12 Best activities to do in Carpentras (Summer 2022)

Sub-prefecture of Vaucluse with a population of nearly 30,000, Carpentras is a city with a rich historical heritage, as you can discover by walking its streets. This papal land, located at the foot of the Mont-Ventoux, 25km from Avignon and 70km from Aix-en-Provence, has a certain Provencal charm. With its ochre facades, its ancient fountains, its alleys and its markets, it is as if time had stopped.

Embark on a stroll through the centuries, discover the traditions of this small southern town and soak up the atmosphere of the place. Here are 12 ideas to make the most of your stay in Carpentras.

1. The old episcopal palace of Carpentras

If you walk around the Place Charles de Gaulle, you might wonder what monument is next to it. It is the episcopal palace of the city, former residence of the bishop.

The old episcopal palace of Carpentras

Built from 1640, inspired by the Italian architecture of the time, it now houses, since 1801, the courthouse of Carpentras.

Francois de Royers de La Valfenière and Giovanni Francesco Romanelli, bedroom of Cardinal Alessandro Bichi, 1640, north wall.
Francois de Royers de La Valfenière and Giovanni Francesco Romanelli, bedroom of Cardinal Alessandro Bichi, 1640, north wall. @pierrick_plus

Guided tours are sometimes organized to discover its ceremonial rooms, which have now been transformed into courtrooms. To learn more about it, please contact the tourist office.

2. The market of Carpentras

The reputation of the market of Carpentras is well known, located in the historical heart of the city, it is a real institution!


This market, whose origins date back to the 1st century BC, is the oldest in Provence. At that time, Carpentras was not called Carpentras, but Forum Neornis which means “Market of Nero”. It is such a tradition in the Provencal culture that in 1996, an anthropological study was even made about it.

So if you want to blend in with the locals, discover the Provencal way of life and especially taste the regional specialties, make sure you’re there.

Every Friday, enjoy the local smells and colors at this market where nearly 350 vendors invite you to taste the local specialties. Savor the taste of the fruits, especially the strawberries and melons of Carpentras in summer. Enjoy a good Ventoux wine, wake up your taste buds with the famous Berlingots de Carpentras and smell the truffles in the air.

When you’re not hungry anymore, you can also take the time to discover the pottery, leather goods or flower stands.

The market of Carpentras takes place every Friday from 8:30 am to 12:30 pm.

It is possible to leave your car at the parking of the sports complex and to take a shuttle which will drop you off for free next to the market.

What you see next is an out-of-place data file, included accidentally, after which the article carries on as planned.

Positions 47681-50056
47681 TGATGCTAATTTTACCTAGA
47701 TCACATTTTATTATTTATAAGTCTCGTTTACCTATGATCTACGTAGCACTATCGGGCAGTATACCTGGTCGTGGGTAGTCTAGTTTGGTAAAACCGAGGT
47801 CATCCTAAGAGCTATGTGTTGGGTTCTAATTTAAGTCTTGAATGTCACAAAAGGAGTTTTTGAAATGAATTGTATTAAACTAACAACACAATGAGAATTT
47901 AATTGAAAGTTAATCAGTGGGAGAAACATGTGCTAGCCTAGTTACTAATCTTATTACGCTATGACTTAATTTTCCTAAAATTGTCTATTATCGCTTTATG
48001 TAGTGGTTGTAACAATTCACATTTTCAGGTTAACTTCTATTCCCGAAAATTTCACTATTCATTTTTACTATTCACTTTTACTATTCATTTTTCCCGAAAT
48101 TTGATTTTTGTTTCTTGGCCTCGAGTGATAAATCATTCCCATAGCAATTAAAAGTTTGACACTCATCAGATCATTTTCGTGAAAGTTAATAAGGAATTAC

The truffle market of Carpentras is also a reference in this field. It takes place every year from mid-November to the end of March, on the Place Aristide Briand.


The truffle market of Carpentras takes place every Friday morning from 9am.

3. The ramparts of Carpentras and the Orange Gate

Carpentras is an ancient fortified city. Its ramparts were erected in the XIVᵉ century, at the request of Pope Innocent VI, to ensure the protection of the people. Just imagine the wall that surrounded the city, it was 1770m long and consisted of 4 towers and 32 gates

Carpentras, Porte d’Orange, rue de la Tour, December 7, 2021 @marchiavel

Today, the only witness of the presence of these ramparts is the Orange Gate that you will reach in 5 minutes on foot from the city center.

4. The Roman Arch

@phileole under CC BY 2.0         

In the heart of Carpentras, don’t miss this Roman arch built in the first century under the emperor Augustus. We don’t know much about it, but it’s well worth a visit, if only to discover its architectural subtleties.

@phileole under CC BY 2.0     

5. The synagogue of Carpentras

The presence of Jews in Provence dates back to the 1st century. By the XIIIᵉ century, virtually every town had Jewish communities within it. But in 1306, King Philip the Fair decided to expel the Jews from the kingdom of France. They then found refuge in the Comtat Venaissin (a papal state that was on part of what is now Vaucluse) welcomed by Pope Clement VI. Despite limited rights, they were allowed to build a synagogue, which began in 1367.


With its discreet façade, it could easily go unnoticed, which was the goal at the time. But don’t miss it because it is one of the most exciting visits of the city.

The visit will allow you to discover its rich interior decoration, characterized by its rococo style, the basements as well as the synagogue’s worship room.


Two bakeries have been installed, one dedicated to the baking of daily and Shabbat bread, with its oven and kneading table, and the other, where unleavened bread is made.


The visit will also be an opportunity to see the mikveh, a Hebrew bath used for ablutions. It is dug directly into the ground and must be supplied with water by a natural spring.

Before going to the next step, think of taking a look at the rue de la juiverie located right next to the synagogue.

The Carpentras synagogue, which blew out its 680ᵉ candle in 2017, is the oldest synagogue still in operation in France.

It is open for tours Monday through Friday at 10am, 11am, 2pm, 3pm and 4pm.
Fee: 5€.

6. The Jewish cemetery of Carpentras